First off, Jesus quotes directly from the Talmud, something accredited to several rabbinical scholars, but is found in far more ancient traditions all over the Ancient Near East. It’s the Golden Rule, which the Talmud states in the negative: Avoid doing to others what you find hateful. The quote says this is the core of the Torah, and the rest is just commentary. Jesus states it in a positive form.
What may not be obvious at this point is that Jesus is poking once more at the Scribes and Pharisees about hypocrisy. While the pithy statement can run in several different directions, the primary thrust in this context is at hypocrisy, that it’s contrary to everything in the Scripture. Nobody is exempt from the full demands of the Covenant; no shortcuts.
The next two verses continue in the same vein. Matthew chooses Greek terms describing the path of justice as confined because of obstacles. It’s that way on purpose. What most people fail to grasp here is how this echoes His use of the image of inspection gates found on some ancient walled cities. It’s the old “eye of the needle” figure of speech, but stated here in different terms. You can’t drag all your special exemptions and pet sins into a Covenant life. You have to unpack your baggage and get rid of your special demands. There’s not much room to pass into shalom beyond just your humble self.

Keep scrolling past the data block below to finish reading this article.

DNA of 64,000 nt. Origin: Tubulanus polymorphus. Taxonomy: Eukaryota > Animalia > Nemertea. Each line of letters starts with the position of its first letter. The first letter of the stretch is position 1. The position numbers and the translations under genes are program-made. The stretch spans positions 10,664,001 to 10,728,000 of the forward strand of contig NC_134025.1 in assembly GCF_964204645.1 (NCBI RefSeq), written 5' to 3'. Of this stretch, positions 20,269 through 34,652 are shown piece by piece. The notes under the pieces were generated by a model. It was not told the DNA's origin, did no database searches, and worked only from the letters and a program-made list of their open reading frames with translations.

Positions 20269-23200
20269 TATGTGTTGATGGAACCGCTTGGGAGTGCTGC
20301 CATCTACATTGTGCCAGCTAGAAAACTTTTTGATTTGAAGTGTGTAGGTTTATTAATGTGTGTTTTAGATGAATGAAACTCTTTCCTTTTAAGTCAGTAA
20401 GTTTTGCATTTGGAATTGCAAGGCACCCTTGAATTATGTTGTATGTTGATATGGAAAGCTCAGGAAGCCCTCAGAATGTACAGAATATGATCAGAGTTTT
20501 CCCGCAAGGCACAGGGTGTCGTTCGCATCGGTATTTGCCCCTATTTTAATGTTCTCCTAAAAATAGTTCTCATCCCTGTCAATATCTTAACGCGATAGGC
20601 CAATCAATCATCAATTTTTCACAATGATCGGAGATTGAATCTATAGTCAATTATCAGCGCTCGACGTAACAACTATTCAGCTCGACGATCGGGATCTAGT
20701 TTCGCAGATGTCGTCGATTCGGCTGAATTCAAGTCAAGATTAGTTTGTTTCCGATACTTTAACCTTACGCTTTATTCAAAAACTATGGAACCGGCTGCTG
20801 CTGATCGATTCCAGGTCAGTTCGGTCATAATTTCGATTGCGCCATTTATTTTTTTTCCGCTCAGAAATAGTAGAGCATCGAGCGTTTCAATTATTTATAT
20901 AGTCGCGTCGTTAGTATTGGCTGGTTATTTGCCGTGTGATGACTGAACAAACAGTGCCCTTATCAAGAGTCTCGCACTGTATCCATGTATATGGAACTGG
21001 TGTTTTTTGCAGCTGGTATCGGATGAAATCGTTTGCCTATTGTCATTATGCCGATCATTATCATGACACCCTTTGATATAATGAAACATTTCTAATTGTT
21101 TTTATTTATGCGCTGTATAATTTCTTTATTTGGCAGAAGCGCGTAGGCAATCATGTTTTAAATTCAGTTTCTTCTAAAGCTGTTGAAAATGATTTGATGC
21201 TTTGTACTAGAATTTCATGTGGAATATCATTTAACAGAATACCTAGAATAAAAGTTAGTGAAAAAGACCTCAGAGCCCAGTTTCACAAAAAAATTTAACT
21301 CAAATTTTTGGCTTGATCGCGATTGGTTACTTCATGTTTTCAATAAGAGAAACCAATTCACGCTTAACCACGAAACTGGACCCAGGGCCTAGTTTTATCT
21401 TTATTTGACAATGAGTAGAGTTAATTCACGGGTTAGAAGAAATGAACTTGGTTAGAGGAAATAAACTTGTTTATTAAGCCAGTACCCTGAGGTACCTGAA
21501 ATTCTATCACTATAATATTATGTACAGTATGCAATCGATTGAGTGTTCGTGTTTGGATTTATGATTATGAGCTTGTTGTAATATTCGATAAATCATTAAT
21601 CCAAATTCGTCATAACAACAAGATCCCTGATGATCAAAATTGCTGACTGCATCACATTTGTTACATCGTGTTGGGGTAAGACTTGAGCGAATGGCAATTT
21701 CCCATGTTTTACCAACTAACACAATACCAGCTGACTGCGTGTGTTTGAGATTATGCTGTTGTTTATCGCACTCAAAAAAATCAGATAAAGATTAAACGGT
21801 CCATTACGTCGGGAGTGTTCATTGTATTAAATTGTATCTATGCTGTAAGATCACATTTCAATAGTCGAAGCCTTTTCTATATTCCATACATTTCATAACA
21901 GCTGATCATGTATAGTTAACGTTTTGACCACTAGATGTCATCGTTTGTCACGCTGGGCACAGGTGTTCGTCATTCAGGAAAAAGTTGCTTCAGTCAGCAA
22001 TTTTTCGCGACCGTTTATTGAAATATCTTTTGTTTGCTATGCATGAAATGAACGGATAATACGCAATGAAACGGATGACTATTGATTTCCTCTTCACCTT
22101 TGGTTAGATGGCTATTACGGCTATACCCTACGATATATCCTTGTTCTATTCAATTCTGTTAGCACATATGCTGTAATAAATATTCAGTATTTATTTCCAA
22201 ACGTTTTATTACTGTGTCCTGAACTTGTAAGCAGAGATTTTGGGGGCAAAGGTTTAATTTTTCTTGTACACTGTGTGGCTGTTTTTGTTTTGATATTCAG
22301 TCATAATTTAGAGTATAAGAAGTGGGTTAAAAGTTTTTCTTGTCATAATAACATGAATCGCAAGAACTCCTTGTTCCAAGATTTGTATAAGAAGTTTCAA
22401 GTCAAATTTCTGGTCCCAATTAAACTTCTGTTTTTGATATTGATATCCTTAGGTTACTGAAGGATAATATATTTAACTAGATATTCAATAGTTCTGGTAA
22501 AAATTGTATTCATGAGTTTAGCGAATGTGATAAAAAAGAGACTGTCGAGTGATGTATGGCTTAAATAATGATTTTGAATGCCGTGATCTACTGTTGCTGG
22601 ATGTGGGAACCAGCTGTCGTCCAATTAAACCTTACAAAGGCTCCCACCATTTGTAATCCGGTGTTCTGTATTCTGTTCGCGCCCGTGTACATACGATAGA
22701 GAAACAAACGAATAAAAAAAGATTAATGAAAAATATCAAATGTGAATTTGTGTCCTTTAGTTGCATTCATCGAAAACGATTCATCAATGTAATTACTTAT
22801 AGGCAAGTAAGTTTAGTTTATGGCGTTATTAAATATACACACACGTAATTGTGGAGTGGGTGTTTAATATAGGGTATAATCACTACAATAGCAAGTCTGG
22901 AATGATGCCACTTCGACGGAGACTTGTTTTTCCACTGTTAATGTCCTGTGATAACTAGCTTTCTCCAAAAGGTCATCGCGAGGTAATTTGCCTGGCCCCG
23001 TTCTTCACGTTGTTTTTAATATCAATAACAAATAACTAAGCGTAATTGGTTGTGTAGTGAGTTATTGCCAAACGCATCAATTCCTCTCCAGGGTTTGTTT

Cling to your fleshly considerations and you won’t even find the narrow gate. You’ll end up carried along by the crowd of those who refuse to repent. The broad and easy path makes no demands, and takes you away from God’s Presence. He is merciful, but forgiveness requires penitence. When the Messiah comes to establish His domain, the gate will be confined and narrow, calling everyone back to the full intent of the Covenant.